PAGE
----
The trials and investigation of a dozen cases filed after the Rana Plaza building collapse in Savar in April 2013 have not moved an inch in last one year leaving the survivors and families of the dead disappointed. Expressing their disappointment over the delay, the survivors, families of the deceased and labour rights activists blamed the government for buying time in the name of investigation. ‘We have seen nothing [relating to the cases] moving in last two years. But, trials must be completed to set examples for other factory owners otherwise such tragedies will strike again and the factory owners will go unpunished, ’ said 20-year-old Rehana Khatun, a sewing operator of New Wave Styles factory the collapsed Rana Plaza had housed. As 11 cases remain pending for trial with the labour court in Dhaka and two others under investigation by the Criminal Investigation Department, two year after the tragedy, the affected workers and labour rights activists questioned whether the government was sincere about ensuring justice. ‘The delay in the investigation seems deliberate as it is evident who are responsible for the tragedy …,’ Garment Workers Unity Forum president Mushrefa Mishu told New Age. She blamed the government for the delay saying that it did not want to establish rule of law and justice. ‘This delay is unacceptable. The victims deserve justice as well as full compensation for lost wages and medical costs as well as for the pains and sufferings caused [by the disaster]. It is for the latter in particular that we need the legal system to act much more swiftly…,’ Ineke Zeldenrust of Clean Clothes Campaigns told New Age. The CID chief, additional inspector general Sheikh Hemayet Hossain, refused comments over the matter although his predecessor, Mokhlesur Rahman, last year on the eve of the first anniversary of the tragedy had claimed that the investigation had been completed and the charge sheet would be submitted to the court soon. When approached, state minister for home Asaduzzaman Khan also declined comments on why the investigation was getting delayed. The CID officials, however, pointed the finger at other agencies concerned for the delay saying that the Cid was yet to obtain permission to prosecute seven government officials found responsible, along with the Rana Plaza owners and others, for the disaster. On the morning of April 24, 2013, the eight-storey Rana Plaza, which had housed five clothing factories, a shopping mall and a bank, came crashing down, leaving at least 1,135 people dead and about 2,000 injured. After the disaster, the police filed a case against the building owner, Sohel Rana, and the owners of the five clothing factories housed in the building under Section 337, 338, 427, 304 (b) and 34 of Penal Code. Rajdhani Unnayan Kartripakkha filed another case against the Savar municipality under Section 12 of Building Construction Act 1952. The CID is investigating both the cases. In addition, the family of a victim also filed a murder case with a Dhaka court. The court, however, asked the CID to investigate the victim family’s case together with the one filed by the police immediately after the incident as both the cases have similar nature. Two years have passed, but the CID has yet to submit the charge sheet in the cases. Last year when New Age spoke to the investigator, CID’s senior assistant superintendent Bijoy Krishna Kar, he said, ‘We are taking preparations for submitting the charge sheet… We are scrutinising the case documents…’ But, when he was approached again before the second anniversary of the building collapse, Bijoy skipped comments and advised New Age to approach the CID chief. A number of officials concerned told New Age that lack of sincerity on the part of the government was causing the unusual delay. The CID investigators found involvement of 42 people, including six named in the First Information Report, the land and factory owners, officials concerned of both Savar upazila administration and municipality administration, and others involved in the faulty construction of the building under Sections 302, 304, 327 and 307 of Penal Code. The CID sought permission from the respective offices to name 13 officials in the cases. The public administration ministry’s senior assistant secretary Shahnaz Yesmin Lilly in a letter on December 23, 2014 informed the CID that they would not give permission to press charge against the then Savar Upazila Nirbahi Officer, Kabir Hossain Sardar, while RAJUK in a separate letter on December 11, 2014 refused permission for action against its building inspector Awlad Hossain. The labour ministry also refused permission for pressing charges against four of it officials—joint labour director Jamshedur Rahman, the then deputy chief factory inspector Belayet Hossain, inspectors (engineering) Yusuf Ali and Shahidul Islam. The government, however, gave permission for action against seven, including the then Savar municipal mayor Refayetullah, who was linked to the Bangladesh Nationalist Party, councillor Muhammad Ali Khan, and the municipality’s then chief executive officer Uttam Kumar Roy. About the role of the then UNO Kabir, the CID investigators found that he had visited the building a day before it collapsed after the workers declined to enter the building. He allowed the factory owners to run the units even after cracks appeared on the building. ‘It was found that other government officials did not also perform their duties according to the laws,’ a senior CID official told New Age. The official said the CID was now planning to submit the charge sheet with a request to the court to take measures as it deemed necessary as the CID had failed to obtain the permission from the authorities concerned to press charges against the six government officials. In the case filed by RAJUK, the CID found negligence by 18 people, including the building owner, factory owners and the officials concerned. The investigators so far arrested 22 people, including Sohel Rana, also a Juba League leader in Savar, government engineers, local political leaders, and top executives of the factories that had collapsed. Of the 22 arrested people, all but three, including Sohel Rana, were granted bail by the High Court. The CID has so far recorded statements of more than 1,200 people, including government officials, witnesses, victims and experts from Bangladesh University of Engineering and Technology, and executives from Bangladesh Garment Manufactures and Exporters’ Association. Besides, the investigators collected TV footages, newspaper clippings and expert opinions as evidence. Some 400 people would be named as prosecution witnesses. Apart from the two major cases, the labour ministry had filed 11 cases with the Labour Court in Dhaka against the owners of the garment factories Rana Plaza had housed and the owner of the building. They are charged with keeping the authorities in dark over the appearance of cracks on the building and negligence in ensuring the safety of workers. The cases were still pending against 12, including New Wave Bottoms and New Wave Styles chairman Bazlus Samad Adnan and executive director Delwar Ahmed, Phantom Tac and Phantom Apparels official Aminul Islam and Ethertex chairman Anisur Rahman. When asked about the delay in the trial of the cases, Shahidul Islam, the deputy inspector general at the Department of Inspection for Factories and Establishments, who has been dealing with the cases, last year had claimed it was being delayed as all the factory owners had been in jail after the disaster. He made the same comments this year and in addition he said, ‘We cannot say when the trial would be completed as it sub-judice.’ Shahidul, however, could not say how many of them were in jail or out on bail at the moment.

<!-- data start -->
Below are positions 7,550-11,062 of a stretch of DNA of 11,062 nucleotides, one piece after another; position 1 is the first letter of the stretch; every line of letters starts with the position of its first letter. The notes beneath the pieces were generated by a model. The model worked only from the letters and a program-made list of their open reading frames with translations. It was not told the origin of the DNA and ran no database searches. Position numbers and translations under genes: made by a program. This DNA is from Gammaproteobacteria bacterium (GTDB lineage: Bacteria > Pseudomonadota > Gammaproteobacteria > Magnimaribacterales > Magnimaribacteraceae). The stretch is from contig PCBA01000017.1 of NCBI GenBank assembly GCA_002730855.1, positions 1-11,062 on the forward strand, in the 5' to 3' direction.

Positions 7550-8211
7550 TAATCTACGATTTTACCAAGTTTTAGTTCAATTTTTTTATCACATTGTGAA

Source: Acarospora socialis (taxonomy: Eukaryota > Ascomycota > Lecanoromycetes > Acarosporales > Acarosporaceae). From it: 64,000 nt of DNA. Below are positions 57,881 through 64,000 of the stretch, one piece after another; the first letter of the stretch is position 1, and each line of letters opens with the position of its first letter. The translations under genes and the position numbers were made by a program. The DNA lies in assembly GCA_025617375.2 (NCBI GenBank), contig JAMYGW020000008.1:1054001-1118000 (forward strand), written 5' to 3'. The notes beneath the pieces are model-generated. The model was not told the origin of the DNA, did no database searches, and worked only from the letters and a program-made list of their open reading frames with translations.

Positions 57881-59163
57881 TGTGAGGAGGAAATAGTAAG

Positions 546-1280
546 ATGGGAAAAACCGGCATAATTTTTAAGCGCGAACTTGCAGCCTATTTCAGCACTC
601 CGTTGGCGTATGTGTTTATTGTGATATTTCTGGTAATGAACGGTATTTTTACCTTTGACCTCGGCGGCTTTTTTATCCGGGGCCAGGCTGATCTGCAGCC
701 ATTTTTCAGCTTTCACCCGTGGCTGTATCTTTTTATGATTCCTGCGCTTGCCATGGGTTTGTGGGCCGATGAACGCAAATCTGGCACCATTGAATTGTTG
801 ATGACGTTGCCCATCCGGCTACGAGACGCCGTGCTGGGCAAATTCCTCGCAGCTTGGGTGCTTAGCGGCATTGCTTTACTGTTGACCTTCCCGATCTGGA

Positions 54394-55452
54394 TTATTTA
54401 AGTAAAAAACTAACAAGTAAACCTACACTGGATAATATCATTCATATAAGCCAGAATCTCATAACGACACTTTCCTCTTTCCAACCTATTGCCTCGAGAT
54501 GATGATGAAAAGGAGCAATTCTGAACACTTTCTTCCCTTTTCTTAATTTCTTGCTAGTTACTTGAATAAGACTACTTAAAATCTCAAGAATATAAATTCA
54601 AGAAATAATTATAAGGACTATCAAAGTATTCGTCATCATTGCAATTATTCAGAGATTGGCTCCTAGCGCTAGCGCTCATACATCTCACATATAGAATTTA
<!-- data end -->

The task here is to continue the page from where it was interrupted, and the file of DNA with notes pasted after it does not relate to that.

Source: New Age